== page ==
June 2010


[Excuse me for a moment while I rant about SBC Politics]

In recent years, and especially recent months–in regards to the Great Commission Resurgence (GCR), the Great Commission Resurgence Task Force (GCRTF), and the tome-like report from the task force which includes a more voluminous response in Baptist papers and Baptist blogs all over the world–I am discovering greater and greater misunderstanding of the concept of funding missions through the Cooperative Program (CP).

As simple as it may seem, the difficulty boils down to an exchange of words (more precisely prepositions) that re-orders the whole CP issue. I understand that what I’m about to say will be viewed by some as hair-splitting, but it finds it’s source at the very root CP historically, and Southern Baptism at its core.

From its inception, the designers of the CP had in mind an effort to unify Southern Baptists  and free local pastors from the constant demand from cause representatives (mostly good, worthy causes) who desired two minutes here, five minutes there, and the full service over there, to pitch the local church on supporting this ministry or that. In addressing the outcry from local pastors, the Cooperative Program plan of giving was born. Local pastors could continue to invite whomever they desired into their pulpit to present their ministry, but by giving through the CP toward missions efforts of all stripes, Southern Baptists could join together to support everything from Scripture translation to missionary work in foreign lands. The distribution of those cooperative funds would be determined as the Convention met annual and approved whatever budget they deemed appropriate for the SBC.

The concept of giving through the CP was changed as people began to talk about giving to the CP, turning this unifying concept of giving into just another special offering. Today as I was reading some commentary on what might happen in Orlando as the SBC meets for her annual meeting, I noticed once again that a prolific Southern Baptist voice in the blogosphere had missed the point of CP altogether.

Perhaps it is a result of the greater influx of leaders whose roots are firmly planted in historic Independent Baptism rather than historic Southern Baptism that causes this misunderstanding, but I see it as one of the main reasons that we are struggling with just such a dilemma today–namely, how can we as Southern Baptists find a more effective way to embrace the Great Commission and be a true Kingdom force in the coming years (which is after all the point of the GCR and the GCRTF)?

Just my thoughts, what are yours?

Though technically not a “hymn” this children’s chorus has a great deal to teach us about the love of Christ. The point behind the words–Jesus loves everybody. It’s an all-inclusive, not a semi-exclusive event. The song writer could easily have included young and old, rich and poor in the delineation of those who find themselves loved by Jesus.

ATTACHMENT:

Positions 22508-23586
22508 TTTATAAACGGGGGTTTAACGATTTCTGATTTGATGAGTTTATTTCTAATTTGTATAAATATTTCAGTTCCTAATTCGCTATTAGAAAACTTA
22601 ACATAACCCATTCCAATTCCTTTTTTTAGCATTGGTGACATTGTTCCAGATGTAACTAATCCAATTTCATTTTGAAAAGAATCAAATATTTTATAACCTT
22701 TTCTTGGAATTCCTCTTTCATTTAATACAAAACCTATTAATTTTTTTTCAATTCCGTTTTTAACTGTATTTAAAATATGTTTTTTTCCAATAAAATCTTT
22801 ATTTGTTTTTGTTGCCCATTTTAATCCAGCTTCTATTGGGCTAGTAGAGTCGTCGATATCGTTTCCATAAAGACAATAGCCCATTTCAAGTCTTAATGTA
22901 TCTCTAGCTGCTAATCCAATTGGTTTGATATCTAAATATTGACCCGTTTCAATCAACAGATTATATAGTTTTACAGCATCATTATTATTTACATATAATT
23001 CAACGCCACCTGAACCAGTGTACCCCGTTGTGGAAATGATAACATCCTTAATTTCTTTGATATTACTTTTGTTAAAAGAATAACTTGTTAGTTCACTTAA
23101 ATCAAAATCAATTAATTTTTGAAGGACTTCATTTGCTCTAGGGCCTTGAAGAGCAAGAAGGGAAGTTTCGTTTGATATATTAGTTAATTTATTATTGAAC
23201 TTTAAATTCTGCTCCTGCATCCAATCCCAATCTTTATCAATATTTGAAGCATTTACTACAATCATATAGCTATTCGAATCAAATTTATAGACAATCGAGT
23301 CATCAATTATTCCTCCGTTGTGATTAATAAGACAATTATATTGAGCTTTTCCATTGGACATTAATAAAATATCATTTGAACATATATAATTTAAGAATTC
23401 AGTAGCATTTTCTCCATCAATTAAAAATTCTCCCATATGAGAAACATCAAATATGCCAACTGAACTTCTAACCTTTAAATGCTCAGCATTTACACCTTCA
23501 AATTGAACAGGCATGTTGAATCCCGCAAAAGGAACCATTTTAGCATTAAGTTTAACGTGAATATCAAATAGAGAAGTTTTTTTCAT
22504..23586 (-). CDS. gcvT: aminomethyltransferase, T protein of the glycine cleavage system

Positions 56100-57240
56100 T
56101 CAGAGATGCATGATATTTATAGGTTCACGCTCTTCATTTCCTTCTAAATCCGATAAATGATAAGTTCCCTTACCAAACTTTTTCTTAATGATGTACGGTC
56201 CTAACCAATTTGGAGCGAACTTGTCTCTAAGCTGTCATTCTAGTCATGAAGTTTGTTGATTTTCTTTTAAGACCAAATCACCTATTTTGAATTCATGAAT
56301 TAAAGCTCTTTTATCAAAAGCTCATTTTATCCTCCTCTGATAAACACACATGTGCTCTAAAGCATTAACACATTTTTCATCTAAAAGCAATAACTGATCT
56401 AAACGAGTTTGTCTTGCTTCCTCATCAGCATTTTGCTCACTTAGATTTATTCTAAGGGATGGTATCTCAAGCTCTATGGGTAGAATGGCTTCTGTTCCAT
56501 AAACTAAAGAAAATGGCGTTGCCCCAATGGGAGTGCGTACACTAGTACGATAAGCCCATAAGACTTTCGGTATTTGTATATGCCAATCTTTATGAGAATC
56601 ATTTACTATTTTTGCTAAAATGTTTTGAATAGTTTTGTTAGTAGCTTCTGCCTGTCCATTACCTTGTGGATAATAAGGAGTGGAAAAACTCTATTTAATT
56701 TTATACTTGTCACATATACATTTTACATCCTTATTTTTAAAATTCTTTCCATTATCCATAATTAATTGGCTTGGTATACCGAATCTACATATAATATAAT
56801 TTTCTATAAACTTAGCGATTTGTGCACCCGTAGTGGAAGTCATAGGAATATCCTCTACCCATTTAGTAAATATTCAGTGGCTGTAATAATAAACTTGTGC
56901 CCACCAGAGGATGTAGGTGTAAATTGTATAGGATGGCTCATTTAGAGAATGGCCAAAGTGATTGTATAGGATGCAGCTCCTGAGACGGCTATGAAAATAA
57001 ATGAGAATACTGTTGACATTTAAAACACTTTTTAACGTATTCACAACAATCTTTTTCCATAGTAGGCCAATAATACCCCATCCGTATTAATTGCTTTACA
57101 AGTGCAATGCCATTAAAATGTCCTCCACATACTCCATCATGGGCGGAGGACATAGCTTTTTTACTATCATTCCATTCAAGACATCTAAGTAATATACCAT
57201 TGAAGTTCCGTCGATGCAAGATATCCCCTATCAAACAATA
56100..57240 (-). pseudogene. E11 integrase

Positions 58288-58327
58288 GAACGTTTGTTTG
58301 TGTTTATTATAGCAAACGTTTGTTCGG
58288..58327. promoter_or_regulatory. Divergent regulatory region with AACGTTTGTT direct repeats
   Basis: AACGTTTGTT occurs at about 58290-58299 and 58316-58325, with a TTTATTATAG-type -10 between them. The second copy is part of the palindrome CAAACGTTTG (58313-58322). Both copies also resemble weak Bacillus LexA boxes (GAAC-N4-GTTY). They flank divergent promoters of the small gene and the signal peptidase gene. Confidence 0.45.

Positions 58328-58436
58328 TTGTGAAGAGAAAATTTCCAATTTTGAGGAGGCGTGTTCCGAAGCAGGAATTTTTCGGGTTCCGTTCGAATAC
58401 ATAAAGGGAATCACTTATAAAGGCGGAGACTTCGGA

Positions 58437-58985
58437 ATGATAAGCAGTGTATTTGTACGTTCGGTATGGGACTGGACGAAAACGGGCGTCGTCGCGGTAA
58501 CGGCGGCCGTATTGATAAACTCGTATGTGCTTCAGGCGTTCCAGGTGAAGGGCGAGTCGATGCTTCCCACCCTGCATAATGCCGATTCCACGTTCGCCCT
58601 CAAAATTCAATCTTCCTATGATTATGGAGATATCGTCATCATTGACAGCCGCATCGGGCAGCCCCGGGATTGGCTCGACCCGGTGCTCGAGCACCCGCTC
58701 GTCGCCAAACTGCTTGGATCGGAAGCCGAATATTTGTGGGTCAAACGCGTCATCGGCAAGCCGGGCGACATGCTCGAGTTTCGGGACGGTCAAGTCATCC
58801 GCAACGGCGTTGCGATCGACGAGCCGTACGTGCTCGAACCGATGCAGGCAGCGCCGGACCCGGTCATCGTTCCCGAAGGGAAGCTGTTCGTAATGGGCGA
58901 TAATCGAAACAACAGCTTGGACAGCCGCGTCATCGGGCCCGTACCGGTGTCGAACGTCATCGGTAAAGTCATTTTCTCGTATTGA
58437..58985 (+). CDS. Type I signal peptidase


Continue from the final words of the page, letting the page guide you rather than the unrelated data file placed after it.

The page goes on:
Sadly, several years ago, hymn compilers for some of the major denominations took offense at the wording, suggesting that the words were racially inflammatory, and thus exchanging “red and yellow, black and white they are precious in His sight” with “Every color, every race, all are covered by His grace” as a politically correct alternative, which (in politicizing the song) actually changes the point made by Clare H. Woolston in the late 1800s.

Another version attempts to improve on the inclusiveness by inserting “brown” (Red, brown, yellow, black and white), which, at least for me is a less offensive change, but it’s still not what we grew up with.

My point, and why did I choose this song this week(?): Jesus loves you–whoever you are–wherever you are–without distinction. And that, I believe, is what Woolston was after when he wrote the words so long ago. So, sing with me–and since it’s a kid’s song, be a kid again and sing like your life depends on it and you mean it. (Be sure that you are using George Root’s 1864 tune “Tramp! Tramp! Tramp!”)

  1. Jesus calls the children dear,
    “Come to Me and never fear,
    For I love the little children of the world;
    I will take you by the hand,
    Lead you to the better land,
    For I love the little children of the world.”

    • Refrain:
      *Jesus loves the little children,
      [*Jesus died for all the children,]
      All the children of the world;
      Red and yellow, black and white,
      All are precious in His sight,
      *Jesus loves the little children of the world.
      [*Jesus died for all the children of the world.]
  2. Jesus is the Shepherd true,
    And He’ll always stand by you,
    For He loves the little children of the world;
    He’s a Savior great and strong,
    And He’ll shield you from the wrong,
    For He loves the little children of the world.
  3. I am coming, Lord, to Thee,
    And Your soldier I will be,
    For You love the little children of the world;
    And Your cross I’ll always bear,
    And for You I’ll do and dare,
    For You love the little children of the world.

*Alternate text for refrain